Bournemouth boss Eddie Howe said discussions about his future were “for another day” after his side suffered Premier League relegation.
Howe is English league football’s second longest serving manager having begun his second spell at the Vitality Stadium in October 2012.
Here, the PA news agency takes a closer look at what could be next for the 42-year-old.
Move to another Premier League club
In previous seasons there has been repeated speculation about Howe being poached by a so-called bigger club. The obvious question is: who? The Cherries’ poor campaign will undoubtedly have tarnished his reputation, while there are few – if any – top-flight clubs currently in the market for a manager. Links between Howe and the top jobs at Arsenal and Tottenham now seem a distant memory and extremely unrealistic. Mid-table sides such as Everton, Newcastle, Crystal Palace may be more realistic destinations, if they were to suddenly part company with their respective current managers. West Ham, whose failure to beat Aston Villa sent Bournemouth down, could also be placed in that category.
Take some time off
The impact of the coronavirus pandemic has resulted in the longest Premier League season in history. Howe’s side were precariously placed for the duration of lockdown and he has regularly spoken about how the mental toil of a difficult and prolonged campaign has affected him personally. As early as January he revealed work stresses were disrupting family life, while more recently he has talked of being “consumed” by the job and “hurting” at the club’s continued struggles. It is almost eight years since Howe returned to Dorset following a short stint as Burnley boss. A break from the stresses of the game in order to contemplate his next steps is a serious option and would be understandable.
“I am determined for Bournemouth to get back in the Premier League,” were Howe’s exact words after relegation was confirmed following a valiant 3-1 win at Everton. His dedication to the south-coast club is unquestionable and there is no doubting that sentiment. However, Howe did not directly refer to himself as playing a part in trying to achieve that ambition. He spoke of needing to meet with the club’s Russian owner Maxim Demin, chairman Jeff Mostyn and other directors, in addition to a necessity for “a strong vision of the future”. It is difficult to read between the lines but his initial reaction raised major doubts about whether he will continue in his current role. That said, the desire to right the wrongs of this term will surely be a strong incentive.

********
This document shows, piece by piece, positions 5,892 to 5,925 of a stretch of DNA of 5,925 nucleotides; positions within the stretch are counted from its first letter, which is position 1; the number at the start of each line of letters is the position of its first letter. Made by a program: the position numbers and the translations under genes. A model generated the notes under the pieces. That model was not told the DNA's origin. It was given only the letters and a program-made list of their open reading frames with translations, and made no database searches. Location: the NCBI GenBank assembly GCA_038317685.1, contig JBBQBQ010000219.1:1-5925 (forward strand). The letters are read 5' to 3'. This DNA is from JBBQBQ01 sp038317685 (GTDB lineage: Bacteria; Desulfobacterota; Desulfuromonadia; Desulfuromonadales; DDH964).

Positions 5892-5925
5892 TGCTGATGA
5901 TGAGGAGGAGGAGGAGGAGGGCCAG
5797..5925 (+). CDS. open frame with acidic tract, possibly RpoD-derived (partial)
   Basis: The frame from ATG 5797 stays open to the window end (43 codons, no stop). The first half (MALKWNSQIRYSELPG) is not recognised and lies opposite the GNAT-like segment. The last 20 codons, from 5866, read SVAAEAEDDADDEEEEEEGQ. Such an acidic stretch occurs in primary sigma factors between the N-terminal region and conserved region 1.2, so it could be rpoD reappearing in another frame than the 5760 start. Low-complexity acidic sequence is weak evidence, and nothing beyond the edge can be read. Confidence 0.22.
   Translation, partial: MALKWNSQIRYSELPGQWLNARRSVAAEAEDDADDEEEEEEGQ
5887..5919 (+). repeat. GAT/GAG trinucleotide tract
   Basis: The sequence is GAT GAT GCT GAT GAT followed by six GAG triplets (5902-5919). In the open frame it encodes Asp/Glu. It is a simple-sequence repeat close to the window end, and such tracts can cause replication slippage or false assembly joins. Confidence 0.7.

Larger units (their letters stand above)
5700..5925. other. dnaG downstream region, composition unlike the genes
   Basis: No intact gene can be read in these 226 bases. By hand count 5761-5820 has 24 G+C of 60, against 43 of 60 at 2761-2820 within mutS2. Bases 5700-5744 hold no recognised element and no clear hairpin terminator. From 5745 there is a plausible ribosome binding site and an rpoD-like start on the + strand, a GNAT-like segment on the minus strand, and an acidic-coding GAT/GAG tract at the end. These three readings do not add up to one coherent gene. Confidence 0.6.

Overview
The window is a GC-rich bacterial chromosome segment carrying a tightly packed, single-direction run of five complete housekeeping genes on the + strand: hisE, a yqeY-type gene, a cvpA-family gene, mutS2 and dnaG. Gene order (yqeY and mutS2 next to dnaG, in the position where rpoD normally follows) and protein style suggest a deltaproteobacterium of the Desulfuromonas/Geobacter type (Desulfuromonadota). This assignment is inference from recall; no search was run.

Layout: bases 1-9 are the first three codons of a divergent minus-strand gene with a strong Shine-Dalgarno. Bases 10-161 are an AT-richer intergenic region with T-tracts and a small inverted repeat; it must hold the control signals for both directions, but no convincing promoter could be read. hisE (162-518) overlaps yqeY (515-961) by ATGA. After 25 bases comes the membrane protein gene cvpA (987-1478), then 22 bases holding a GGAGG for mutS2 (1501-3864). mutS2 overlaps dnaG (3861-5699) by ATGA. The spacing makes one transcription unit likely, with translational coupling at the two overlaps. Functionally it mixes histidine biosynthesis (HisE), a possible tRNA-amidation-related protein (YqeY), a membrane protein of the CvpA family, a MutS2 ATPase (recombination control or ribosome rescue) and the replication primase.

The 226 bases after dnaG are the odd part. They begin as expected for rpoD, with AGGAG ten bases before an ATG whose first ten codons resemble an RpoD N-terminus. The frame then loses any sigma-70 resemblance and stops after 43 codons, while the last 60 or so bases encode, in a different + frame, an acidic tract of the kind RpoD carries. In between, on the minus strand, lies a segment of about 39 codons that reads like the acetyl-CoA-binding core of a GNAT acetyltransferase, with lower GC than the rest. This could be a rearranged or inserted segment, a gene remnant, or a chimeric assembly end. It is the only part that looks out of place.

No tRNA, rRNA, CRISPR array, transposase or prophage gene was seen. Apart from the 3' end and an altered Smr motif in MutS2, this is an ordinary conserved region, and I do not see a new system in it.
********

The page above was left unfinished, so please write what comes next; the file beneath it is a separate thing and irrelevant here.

What does he need to do if he remains?
A major rebuilding job is required by whoever is in charge of the club for next season. Star players such as Nathan Ake, Callum Wilson and Joshua King seem almost certain to be sold which will contribute to trimming the considerable wage bill and soften the financial blow of relegation. There is also likely to be interest in a number of other Cherries players, while a handful of long-serving players are out of contract and seem set to depart. That could leave Howe’s squad looking extremely threadbare. If the club can retain them, building around young talents such as goalkeeper Aaron Ramsdale, defenders Jack Stacey, Lloyd Kelly and Chris Mepham, winger David Brooks and academy graduate Sam Surridge should be Howe’s focus.
A move abroad, to a British club outside the Premier League, or into an international setup are among the other possibilities available to Howe. Each of those options seems incredibly fanciful. Chris Coleman, David Moyes, Nigel Pearson and Alan Pardew are some of the British managers to have recently tried managing European clubs but there is no suggestion Howe’s name could be added to that list. There appears to be no logic in joining a fellow Championship club. Celtic or Rangers may appeal if either of those jobs became available but that is pure conjecture. In the past, Howe has been spoken of as a future England manager. That has never come from him and an imminent role in the international game looks implausible.